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Guide to Small Engine Repair Careers

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Are you mechanically inclined and want to have a career in small engine repair? If so, you will want to know some of the facts about what this job is really like, what is expected of you and what kind of a future does it have. If so, you have come to the right web site as we are going to discuss small engine mechanic careers.

Even though small engine repair works on small engines, doesn’t mean that the job is small. Heck, the demand for small engine mechanics continue to rise each year and the need for those qualified and trained becomes more important. If small engine repair flows through your veins or you dream of owning your own repair shop, then you will need to know more about the career you may want to join.

This page can serve as your resource for all the important information you need to know about small engine repair careers. It should be easy to read and provide the answers to questions most people have about this profession. We feel that this is the best source of information you can find on the internet about small engine mechanics and we hope you agree.

If you have any suggestions on how to make this page better or want to ask a questions, you can contact us via email and we will get back with you shortly.

What is Small Engine Repair?

Much like other mechanic fields, the job of small engine repair is to inspect, repair and provide routine maintenance for engines and motors. The difference between small engine mechanics and other mechanic fields is the types of machinery and vehicles they work on. While auto mechanics work on cars and trucks, small engine mechanics work on a wide variety of things from lawnmowers and chainsaws to motorboats and dirt bikes.

Small engine repair is about fixing the equipment when it breaks down. To quickly diagnose the problem, find a solution and repair it. Their knowledge and skills must be able to cover everything from mechanical, fuel based and electrical issues on any number of devices or vehicles.

Some of those who work in small engine repair specialize in particular areas that interests them the most, for example outdoor power equipment or motorcycles. While others choose to work on all sorts of small engines to open up more avenues of income. The choice is really up to you which path you take when it comes to small engine repair.

EducationPersonality TraitsJob DescriptionTypes of Small EnginesWork EnvironmentSalary and Outlook

Recommended Education for Small Engine Mechanics

Although you may have heard that all you need is a high school education to start a career in small engine repair, you may quickly find out that some employers are looking for more. Since almost everything mechanical is becoming more complex with the addition of electronics, formal training is becoming the norm in this field. The following are some things to consider if you want to increase your chances to succeed in small engine repair.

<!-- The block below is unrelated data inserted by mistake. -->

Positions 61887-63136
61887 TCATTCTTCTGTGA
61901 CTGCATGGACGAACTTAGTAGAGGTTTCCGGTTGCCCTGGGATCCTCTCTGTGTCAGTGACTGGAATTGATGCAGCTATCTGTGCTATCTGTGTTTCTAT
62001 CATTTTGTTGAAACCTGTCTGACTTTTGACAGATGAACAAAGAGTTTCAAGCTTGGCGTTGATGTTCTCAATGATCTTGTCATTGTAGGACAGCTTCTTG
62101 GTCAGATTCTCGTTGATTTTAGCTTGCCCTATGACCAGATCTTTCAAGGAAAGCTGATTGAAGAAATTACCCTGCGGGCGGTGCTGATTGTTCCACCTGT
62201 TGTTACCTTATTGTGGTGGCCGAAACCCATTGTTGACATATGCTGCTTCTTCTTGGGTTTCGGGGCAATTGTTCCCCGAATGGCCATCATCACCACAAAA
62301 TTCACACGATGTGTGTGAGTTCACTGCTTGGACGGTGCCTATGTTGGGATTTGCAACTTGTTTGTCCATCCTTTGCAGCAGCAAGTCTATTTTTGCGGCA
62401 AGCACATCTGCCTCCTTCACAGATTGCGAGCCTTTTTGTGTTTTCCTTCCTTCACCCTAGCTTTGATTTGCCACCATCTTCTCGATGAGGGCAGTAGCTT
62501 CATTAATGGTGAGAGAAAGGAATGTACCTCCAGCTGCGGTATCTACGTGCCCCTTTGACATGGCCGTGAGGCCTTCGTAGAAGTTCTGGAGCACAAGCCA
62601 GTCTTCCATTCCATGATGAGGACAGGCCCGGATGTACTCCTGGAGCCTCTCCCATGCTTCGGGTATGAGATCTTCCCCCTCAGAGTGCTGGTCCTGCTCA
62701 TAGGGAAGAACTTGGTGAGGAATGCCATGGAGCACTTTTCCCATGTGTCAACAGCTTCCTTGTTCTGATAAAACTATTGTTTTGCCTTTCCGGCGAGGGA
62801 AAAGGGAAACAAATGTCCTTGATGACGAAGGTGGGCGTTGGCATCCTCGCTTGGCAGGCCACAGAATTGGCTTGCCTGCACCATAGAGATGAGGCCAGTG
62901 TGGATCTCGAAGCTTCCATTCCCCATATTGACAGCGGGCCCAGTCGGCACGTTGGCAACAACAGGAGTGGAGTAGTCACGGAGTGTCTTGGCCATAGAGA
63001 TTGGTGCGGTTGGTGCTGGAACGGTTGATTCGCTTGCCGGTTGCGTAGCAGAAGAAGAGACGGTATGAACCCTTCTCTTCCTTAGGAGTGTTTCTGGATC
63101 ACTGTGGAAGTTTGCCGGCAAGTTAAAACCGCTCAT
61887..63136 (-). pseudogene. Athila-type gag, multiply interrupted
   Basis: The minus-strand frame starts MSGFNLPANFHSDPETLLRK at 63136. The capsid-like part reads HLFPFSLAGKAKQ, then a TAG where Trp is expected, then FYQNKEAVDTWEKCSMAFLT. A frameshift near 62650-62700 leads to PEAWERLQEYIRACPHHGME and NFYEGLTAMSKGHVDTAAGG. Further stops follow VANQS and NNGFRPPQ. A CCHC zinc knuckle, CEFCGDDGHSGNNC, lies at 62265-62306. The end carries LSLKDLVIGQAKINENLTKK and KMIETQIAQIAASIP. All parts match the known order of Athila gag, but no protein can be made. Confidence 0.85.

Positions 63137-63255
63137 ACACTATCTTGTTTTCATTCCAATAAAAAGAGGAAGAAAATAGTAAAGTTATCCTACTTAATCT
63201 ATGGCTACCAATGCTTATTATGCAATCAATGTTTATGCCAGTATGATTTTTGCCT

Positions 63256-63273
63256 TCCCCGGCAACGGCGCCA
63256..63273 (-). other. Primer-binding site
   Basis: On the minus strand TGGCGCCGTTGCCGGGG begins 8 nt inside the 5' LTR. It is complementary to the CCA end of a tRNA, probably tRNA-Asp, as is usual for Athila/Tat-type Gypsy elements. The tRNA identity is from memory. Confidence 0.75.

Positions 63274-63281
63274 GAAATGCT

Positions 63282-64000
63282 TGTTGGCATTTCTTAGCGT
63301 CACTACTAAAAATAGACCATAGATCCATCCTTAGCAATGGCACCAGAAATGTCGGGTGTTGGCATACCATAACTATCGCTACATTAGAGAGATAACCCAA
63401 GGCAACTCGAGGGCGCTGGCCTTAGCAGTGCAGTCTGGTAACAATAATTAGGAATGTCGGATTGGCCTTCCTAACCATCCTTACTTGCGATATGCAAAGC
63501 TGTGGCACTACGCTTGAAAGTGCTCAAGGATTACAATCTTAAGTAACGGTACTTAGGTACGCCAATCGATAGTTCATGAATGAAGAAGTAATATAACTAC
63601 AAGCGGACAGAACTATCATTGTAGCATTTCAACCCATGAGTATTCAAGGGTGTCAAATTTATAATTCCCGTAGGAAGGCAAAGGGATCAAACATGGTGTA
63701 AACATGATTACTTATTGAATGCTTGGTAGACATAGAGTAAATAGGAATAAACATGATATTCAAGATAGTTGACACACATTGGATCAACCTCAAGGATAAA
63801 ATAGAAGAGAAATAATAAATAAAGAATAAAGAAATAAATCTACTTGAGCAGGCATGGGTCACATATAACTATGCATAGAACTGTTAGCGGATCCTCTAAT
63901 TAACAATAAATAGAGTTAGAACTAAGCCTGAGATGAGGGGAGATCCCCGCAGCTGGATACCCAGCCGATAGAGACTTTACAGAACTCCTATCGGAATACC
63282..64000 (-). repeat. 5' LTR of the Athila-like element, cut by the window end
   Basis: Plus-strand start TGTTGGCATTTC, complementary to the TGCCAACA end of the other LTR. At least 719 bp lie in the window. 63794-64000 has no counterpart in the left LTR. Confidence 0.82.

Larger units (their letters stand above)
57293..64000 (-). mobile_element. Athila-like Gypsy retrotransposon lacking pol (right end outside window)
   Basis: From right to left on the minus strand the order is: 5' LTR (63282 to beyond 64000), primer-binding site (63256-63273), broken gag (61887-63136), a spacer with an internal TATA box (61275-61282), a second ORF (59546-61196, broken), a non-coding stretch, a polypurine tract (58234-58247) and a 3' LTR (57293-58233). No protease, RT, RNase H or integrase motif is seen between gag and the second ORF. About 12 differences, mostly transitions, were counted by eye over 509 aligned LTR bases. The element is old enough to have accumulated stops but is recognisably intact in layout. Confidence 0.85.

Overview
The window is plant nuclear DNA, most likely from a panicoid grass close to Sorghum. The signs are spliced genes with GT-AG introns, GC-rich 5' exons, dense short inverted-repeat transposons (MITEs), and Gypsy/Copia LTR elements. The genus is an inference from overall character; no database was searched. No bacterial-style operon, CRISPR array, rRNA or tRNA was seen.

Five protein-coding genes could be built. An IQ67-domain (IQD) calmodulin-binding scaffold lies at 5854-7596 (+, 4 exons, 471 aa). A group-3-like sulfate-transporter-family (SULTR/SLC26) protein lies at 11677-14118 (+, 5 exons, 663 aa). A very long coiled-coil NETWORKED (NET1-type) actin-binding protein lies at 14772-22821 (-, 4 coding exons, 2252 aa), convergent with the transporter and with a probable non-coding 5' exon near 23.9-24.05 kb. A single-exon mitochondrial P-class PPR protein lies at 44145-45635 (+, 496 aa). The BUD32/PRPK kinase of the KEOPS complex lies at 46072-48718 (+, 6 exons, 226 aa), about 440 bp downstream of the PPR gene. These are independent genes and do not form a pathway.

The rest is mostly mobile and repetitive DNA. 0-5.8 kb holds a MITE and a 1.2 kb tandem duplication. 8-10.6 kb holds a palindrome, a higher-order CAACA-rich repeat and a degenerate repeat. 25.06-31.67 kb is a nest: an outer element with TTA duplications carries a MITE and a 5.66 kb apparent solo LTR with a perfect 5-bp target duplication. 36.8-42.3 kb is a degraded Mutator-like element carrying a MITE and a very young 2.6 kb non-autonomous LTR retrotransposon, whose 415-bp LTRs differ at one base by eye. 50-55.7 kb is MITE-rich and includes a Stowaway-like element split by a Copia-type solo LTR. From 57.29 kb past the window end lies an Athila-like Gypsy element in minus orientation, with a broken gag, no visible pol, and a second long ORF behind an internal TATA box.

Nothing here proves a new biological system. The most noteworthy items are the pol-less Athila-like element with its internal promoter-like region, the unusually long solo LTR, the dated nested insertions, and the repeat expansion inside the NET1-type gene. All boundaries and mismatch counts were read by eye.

• On average those who have some post-secondary training earn more than those with just a high school degree
  • An increasing number of small engine repair jobs require some formal training
  • Small engine repair training can be found at a number of vocational/technical schools, career centers and community colleges around the country
  • There are even some online courses that can help you started in your training
  • You can earn a certificate or an associate degree at most of these training programs
  • Typically students are able to complete the certificate program in 4 to 9 months
  • Certificate programs are becoming the barrier of entry for those looking to start a career in small engine repair
  • Those seeking an associate degree can expect to complete their training in 20 to 24 months
  • Associate degrees can provide the owner more opportunities for better jobs, advancement and higher wages
  • It is highly recommended that you try to earn an associate degree if you plan on opening your own small engine repair business or want to work in a supervisory role
  • Although industry certifications are considered voluntary, you can improve your standing and possibly open up more opportunities by earning them
If you like to know about training, please go to our article on small engine repair schools.

Traits and Skills of Small Engine Repair

Like most professions, there are certain traits and skills that help separate the good from the bad. The following are some examples of traits and skills that those working in small engine repair typically have and that help make them successful at their job.

  • Mechanically Inclined: Have a basic understanding how and why mechanical devices work and how to figure out a way to repair them
  • Strong Work Ethic: Making sure that the job is done right and not giving up
  • Curious Minded: The desire to learn along with keeping up with the latest advances or new procedures
  • Solving Problems: Figuring out ways to diagnose and fix problems such as malfunctions
  • Good Judgment: Have the ability to understand the costs of your decisions or actions
  • Customer Service: Being able to speak and understand what a customer wants while providing a good service so they will return in the future
  • Communication: The ability to speak, write and listen to others effectively
  • Dexterity: The ability to use hand-eye coordination when working on engines or motors including putting replacing small parts or taking something apart without damaging it
  • Dependable: Being very reliable on doing your job on time and taking responsibility for mistakes
  • Handling Stress: Having the ability to deal with stressful situations
  • Independence: Being able to work on your own without supervision
  • Focused Mind: Having the ability to get the job done without being distracted
  • Flexible: Able to bend, twist and stretch without much difficulty
  • Strength: To be able to lift, carry, move, push or pick up objects, tools or parts within reason